-scale=1.0,maximum-scale=1.0" : "width=1100"' name='viewport'/> Plum Street Chili: Mourning, Weeping and Gnashing of Teeth. I have got to cut it out.

Thursday, December 17, 2015

Mourning, Weeping and Gnashing of Teeth. I have got to cut it out.

I am/was going to write about Ted Cruz calling for carpet bombing. Something...

But every time I type carpet bombing, tears roll down my cheeks.

It is the concussion not worked out yet. I just cry like a fool.
This is what the Lord says: “A voice is heard in Ramah, mourning and great weeping, Rachel weeping for her children and refusing to be comforted, because they are no more.” Jeremiah 31:15
It is the awful photos of Dresden. Dresden had no strategic value. We broke it because we could. It is what Kurt Vonnegut wrote about being there and here:

“The corpses, most of them in ordinary cellars, were so numerous and represented such a health hazard that they were cremated on huge funeral pyres, or by flamethrowers whose nozzles were thrust into the cellars, without being counted or identified,” Vonnegut wrote in “Fates Worse Than Death.


“America is the wealthiest nation on Earth, but its people are mainly poor, and poor Americans are urged to hate themselves. To quote the American humorist Kin Hubbard, 'It ain’t no disgrace to be poor, but it might as well be.' It is in fact a crime for an American to be poor, even though America is a nation of poor. Every other nation has folk traditions of men who were poor but extremely wise and virtuous, and therefore more estimable than anyone with power and gold. No such tales are told by the American poor. They mock themselves and glorify their betters. The meanest eating or drinking establishment, owned by a man who is himself poor, is very likely to have a sign on its wall asking this cruel question: 'if you’re so smart, why ain’t you rich?' There will also be an American flag no larger than a child’s hand – glued to a lollipop stick and flying from the cash register.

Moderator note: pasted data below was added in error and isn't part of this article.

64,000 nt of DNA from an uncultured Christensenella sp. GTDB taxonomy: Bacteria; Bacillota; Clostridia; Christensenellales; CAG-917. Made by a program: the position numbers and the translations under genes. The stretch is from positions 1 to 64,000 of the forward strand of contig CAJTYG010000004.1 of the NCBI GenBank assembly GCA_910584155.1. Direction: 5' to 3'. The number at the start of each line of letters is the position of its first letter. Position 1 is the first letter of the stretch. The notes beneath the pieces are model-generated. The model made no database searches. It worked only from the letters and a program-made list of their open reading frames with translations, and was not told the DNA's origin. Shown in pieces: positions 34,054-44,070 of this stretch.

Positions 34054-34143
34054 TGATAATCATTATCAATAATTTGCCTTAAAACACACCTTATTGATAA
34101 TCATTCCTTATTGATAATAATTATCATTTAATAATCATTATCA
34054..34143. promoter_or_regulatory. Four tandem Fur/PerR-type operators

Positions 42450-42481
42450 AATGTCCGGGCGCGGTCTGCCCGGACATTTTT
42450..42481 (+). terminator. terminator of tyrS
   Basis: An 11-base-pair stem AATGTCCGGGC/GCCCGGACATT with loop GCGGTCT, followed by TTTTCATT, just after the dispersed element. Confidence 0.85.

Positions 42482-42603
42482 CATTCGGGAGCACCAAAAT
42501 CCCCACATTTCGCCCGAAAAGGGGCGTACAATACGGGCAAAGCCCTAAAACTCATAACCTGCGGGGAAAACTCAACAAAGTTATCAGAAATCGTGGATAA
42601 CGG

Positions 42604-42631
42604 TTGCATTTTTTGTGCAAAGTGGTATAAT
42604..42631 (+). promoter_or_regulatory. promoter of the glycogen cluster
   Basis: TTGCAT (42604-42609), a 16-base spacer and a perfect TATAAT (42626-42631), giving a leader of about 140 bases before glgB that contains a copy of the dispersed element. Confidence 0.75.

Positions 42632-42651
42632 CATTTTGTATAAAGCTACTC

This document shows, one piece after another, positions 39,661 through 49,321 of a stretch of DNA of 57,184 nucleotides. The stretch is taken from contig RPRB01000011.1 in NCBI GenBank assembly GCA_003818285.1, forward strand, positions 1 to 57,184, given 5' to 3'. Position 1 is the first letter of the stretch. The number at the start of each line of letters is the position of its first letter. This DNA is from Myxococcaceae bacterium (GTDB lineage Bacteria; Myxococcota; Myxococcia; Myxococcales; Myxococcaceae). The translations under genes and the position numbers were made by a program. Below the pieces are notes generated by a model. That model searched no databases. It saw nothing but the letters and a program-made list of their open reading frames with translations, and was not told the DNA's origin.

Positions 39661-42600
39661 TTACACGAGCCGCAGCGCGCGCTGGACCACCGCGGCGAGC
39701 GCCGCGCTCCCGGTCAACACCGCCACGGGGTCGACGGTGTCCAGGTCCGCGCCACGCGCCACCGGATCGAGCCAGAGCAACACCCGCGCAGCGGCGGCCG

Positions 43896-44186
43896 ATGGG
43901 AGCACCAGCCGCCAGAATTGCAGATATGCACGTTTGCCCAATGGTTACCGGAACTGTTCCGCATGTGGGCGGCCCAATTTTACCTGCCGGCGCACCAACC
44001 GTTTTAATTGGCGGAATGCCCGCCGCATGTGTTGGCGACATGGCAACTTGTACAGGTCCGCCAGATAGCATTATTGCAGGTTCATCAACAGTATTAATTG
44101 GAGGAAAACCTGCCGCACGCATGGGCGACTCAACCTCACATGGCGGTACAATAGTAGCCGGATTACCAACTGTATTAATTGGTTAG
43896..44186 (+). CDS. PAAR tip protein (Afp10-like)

Americans, like human beings everywhere, believe many things that are obviously untrue. Their most destructive untruth is that it is very easy for any American to make money. They will not acknowledge how in fact hard money is to come by, and, therefore, those who have no money blame and blame and blame themselves. This inward blame has been a treasure for the rich and powerful, who have had to do less for their poor, publicly and privately, than any other ruling class since, say Napoleonic times. Many novelties have come from America. The most startling of these, a thing without precedent, is a mass of undignified poor. They do not love one another because they do not love themselves.”
Kurt Vonnegut, Slaughterhouse-Five




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